Queueing on hard shoulder - RT

Near me is junction 10 of the M42 - the roundabout was originally built with 2 lane slip roads of the motorway and no lights - it's been modified several times, adding part-time lights then full-time lights (spawn of the devil IMO) and the northbound off-slip has been widened to 4 lanes, then onto 5 - all to acxcomodate the queing traffic for the light-controlled roundabout and prevent it queuing on the motorway, which is only 2 lanes anyway.

The big problem is that road alterations are designed by professional highway engineers but then pen-pushers and elected representatives set about reducing the cost - ending up with schemes that sometimes bear no resemblance to the original.

Queueing on hard shoulder - Smileyman

what is needed is users of the road to have an input with the design, they know the junction and probably know the best way to make it better!

Queueing on hard shoulder - Avant

Too true! But the decisions are made by men in suits who travel to work in the civic centre by train or bus, and never see the roads in question. The only time they drive is on Saturdays when they take the Zafira to ferry little Jonny to football or Jodie to ballet.

Queueing on hard shoulder - Andrew-T

Too true! But the decisions are made by men in suits who travel to work in the civic centre by train or bus, and never see the roads in question. The only time they drive is on Saturdays when they take the Zafira to ferry little Jonny to football or Jodie to ballet.

You disappoint me, Avant, coming up with an uncharacteristically sour bit of stereotyping. I'm sure there are many like you describe, but of course they are a faceless group which it is easy for the rest of us to blame. I suspect many of them contribute to the daily gridlock just like us (some of us, anyway :-) )

Queueing on hard shoulder - Engineer Andy

The big problem is that road alterations are designed by professional highway engineers but then pen-pushers and elected representatives set about reducing the cost - ending up with schemes that sometimes bear no resemblance to the original.

I'm not so sure - they always seem to have enough money for the over-use of road signs and traffic calming measures.

Queueing on hard shoulder - RT

The big problem is that road alterations are designed by professional highway engineers but then pen-pushers and elected representatives set about reducing the cost - ending up with schemes that sometimes bear no resemblance to the original.

I'm not so sure - they always seem to have enough money for the over-use of road signs and traffic calming measures.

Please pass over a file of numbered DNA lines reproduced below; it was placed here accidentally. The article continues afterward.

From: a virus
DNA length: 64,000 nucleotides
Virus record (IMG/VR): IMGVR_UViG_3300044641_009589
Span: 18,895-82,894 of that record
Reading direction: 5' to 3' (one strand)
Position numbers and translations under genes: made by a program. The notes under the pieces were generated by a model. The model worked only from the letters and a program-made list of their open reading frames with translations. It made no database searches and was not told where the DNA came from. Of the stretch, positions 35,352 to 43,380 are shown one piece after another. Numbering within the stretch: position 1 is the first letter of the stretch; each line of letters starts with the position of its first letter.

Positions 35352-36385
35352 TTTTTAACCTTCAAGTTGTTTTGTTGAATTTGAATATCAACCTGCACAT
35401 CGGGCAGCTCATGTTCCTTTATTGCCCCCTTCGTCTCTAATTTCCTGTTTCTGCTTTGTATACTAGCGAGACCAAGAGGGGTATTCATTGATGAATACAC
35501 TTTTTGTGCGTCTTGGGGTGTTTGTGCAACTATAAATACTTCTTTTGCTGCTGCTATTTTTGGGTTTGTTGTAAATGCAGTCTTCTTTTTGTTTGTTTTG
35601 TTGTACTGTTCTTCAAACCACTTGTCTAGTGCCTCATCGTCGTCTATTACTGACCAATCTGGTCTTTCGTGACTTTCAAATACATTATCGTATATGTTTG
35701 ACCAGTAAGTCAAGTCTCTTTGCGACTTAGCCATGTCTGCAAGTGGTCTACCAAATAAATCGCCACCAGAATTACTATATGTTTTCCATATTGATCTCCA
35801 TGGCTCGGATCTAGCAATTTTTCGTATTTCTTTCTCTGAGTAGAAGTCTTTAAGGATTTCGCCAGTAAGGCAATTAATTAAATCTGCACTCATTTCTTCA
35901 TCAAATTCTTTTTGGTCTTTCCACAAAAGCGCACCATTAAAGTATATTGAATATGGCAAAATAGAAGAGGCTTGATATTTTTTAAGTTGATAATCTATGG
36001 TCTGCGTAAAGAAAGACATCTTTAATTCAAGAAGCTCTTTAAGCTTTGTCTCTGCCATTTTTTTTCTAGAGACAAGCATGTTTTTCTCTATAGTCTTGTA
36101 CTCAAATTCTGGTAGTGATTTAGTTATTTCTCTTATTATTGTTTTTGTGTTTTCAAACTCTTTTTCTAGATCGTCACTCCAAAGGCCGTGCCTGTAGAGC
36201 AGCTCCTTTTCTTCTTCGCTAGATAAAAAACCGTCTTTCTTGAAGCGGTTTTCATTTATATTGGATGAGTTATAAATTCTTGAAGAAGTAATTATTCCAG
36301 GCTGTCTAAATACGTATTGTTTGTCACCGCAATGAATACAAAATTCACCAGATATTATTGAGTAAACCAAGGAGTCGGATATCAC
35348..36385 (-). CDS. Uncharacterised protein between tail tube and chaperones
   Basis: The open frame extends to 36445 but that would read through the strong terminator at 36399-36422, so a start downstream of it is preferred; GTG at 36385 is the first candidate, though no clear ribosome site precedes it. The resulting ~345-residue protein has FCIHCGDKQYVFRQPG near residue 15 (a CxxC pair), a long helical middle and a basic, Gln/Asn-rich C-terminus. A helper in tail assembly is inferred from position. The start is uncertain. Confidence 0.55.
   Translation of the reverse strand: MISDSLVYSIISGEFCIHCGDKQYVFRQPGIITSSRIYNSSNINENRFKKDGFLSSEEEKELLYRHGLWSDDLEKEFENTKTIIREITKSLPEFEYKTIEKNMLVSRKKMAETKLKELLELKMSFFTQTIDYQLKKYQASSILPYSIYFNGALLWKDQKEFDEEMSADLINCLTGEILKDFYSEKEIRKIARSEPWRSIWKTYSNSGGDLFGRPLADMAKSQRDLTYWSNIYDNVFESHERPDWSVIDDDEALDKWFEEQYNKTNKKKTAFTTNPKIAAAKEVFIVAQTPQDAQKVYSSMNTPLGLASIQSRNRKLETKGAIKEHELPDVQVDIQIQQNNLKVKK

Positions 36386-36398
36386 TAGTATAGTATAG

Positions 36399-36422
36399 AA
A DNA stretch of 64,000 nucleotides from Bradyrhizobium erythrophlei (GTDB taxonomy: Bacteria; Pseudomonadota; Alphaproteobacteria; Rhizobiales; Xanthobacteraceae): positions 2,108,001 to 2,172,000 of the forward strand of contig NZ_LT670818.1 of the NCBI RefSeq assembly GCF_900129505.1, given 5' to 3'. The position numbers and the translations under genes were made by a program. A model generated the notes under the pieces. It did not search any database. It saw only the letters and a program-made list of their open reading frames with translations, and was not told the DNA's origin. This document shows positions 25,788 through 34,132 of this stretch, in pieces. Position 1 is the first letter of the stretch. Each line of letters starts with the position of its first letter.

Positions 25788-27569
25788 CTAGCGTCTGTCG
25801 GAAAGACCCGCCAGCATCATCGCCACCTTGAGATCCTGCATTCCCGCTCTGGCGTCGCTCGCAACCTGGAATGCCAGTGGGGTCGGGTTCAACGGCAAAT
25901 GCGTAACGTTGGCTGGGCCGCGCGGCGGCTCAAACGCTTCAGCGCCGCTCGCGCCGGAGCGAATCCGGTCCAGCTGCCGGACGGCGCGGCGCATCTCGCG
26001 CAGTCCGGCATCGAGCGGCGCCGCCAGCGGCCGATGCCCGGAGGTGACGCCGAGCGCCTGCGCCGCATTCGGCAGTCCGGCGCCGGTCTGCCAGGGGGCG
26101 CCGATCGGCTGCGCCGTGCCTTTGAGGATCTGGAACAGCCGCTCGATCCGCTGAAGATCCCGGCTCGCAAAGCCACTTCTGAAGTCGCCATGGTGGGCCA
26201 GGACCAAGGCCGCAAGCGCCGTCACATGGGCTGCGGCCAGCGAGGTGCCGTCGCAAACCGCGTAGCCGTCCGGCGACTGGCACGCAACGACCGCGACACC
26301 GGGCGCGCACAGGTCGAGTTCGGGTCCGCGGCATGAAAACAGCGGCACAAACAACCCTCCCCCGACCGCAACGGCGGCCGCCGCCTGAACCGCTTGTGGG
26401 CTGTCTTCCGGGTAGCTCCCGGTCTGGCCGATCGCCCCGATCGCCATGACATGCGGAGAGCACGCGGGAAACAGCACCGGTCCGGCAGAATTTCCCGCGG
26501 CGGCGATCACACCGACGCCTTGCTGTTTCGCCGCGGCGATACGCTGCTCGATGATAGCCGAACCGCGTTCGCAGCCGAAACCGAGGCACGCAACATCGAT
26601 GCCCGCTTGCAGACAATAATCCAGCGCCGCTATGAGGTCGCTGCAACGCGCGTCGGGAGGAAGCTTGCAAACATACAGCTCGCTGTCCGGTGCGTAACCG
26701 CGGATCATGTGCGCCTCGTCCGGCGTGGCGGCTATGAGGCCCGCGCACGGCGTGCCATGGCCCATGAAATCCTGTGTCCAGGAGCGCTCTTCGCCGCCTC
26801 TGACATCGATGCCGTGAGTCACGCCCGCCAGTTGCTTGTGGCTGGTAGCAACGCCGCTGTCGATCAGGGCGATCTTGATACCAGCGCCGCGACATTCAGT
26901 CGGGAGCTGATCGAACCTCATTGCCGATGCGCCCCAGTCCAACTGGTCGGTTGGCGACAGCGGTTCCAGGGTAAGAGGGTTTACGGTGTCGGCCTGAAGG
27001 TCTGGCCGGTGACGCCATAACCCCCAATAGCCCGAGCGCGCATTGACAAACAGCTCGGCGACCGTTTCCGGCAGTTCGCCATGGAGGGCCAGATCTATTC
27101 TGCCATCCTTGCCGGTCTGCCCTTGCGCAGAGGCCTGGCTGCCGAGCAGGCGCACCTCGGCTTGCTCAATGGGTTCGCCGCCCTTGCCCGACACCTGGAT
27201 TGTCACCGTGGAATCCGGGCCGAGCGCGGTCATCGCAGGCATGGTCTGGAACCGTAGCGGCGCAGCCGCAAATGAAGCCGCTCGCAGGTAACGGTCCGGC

Same thing - the professional highway engineers get ignored or over-rulled by pen-pushers and councillors.

Queueing on hard shoulder - Snakey

I think thats the case, most highways (especially the local ones) are planned and implmented by people who never leave their office, and rarely drive.

I hope thats the reason, otherwise some of the things that have been done around here must have been done purely out of anti-motorist spite otherwise ;-)

Queueing on hard shoulder - movilogo

I experience it regularly - when I want to leave using slip road and cars are already queuing up on hard shoulder I have no other choice However, this is often the case where hard shoulder usually opened for traffic anyway and gantry sign displayes hard shoulder for Junction XX only etc. before the junction.

Lets admit - our planners did not foresee this exponential growth of population (and cars). So they can't always be blamed.

Queueing on hard shoulder - gordonbennet

Lets admit - our planners did not foresee this exponential growth of population (and cars). So they can't always be blamed.

They only had to open their eyes, the rest of us saw it, maybe the perks and career/political prospects are better when one only sees what one is told to see.

Queueing on hard shoulder - Manatee

I think it's more complicated than the level of growth in population and vehicle numbers.

Improve a road and people change their behaviours - including taking jobs with a longer commute or moving house further away. If there is any relief it is probably to other roads in the area, for a brief period.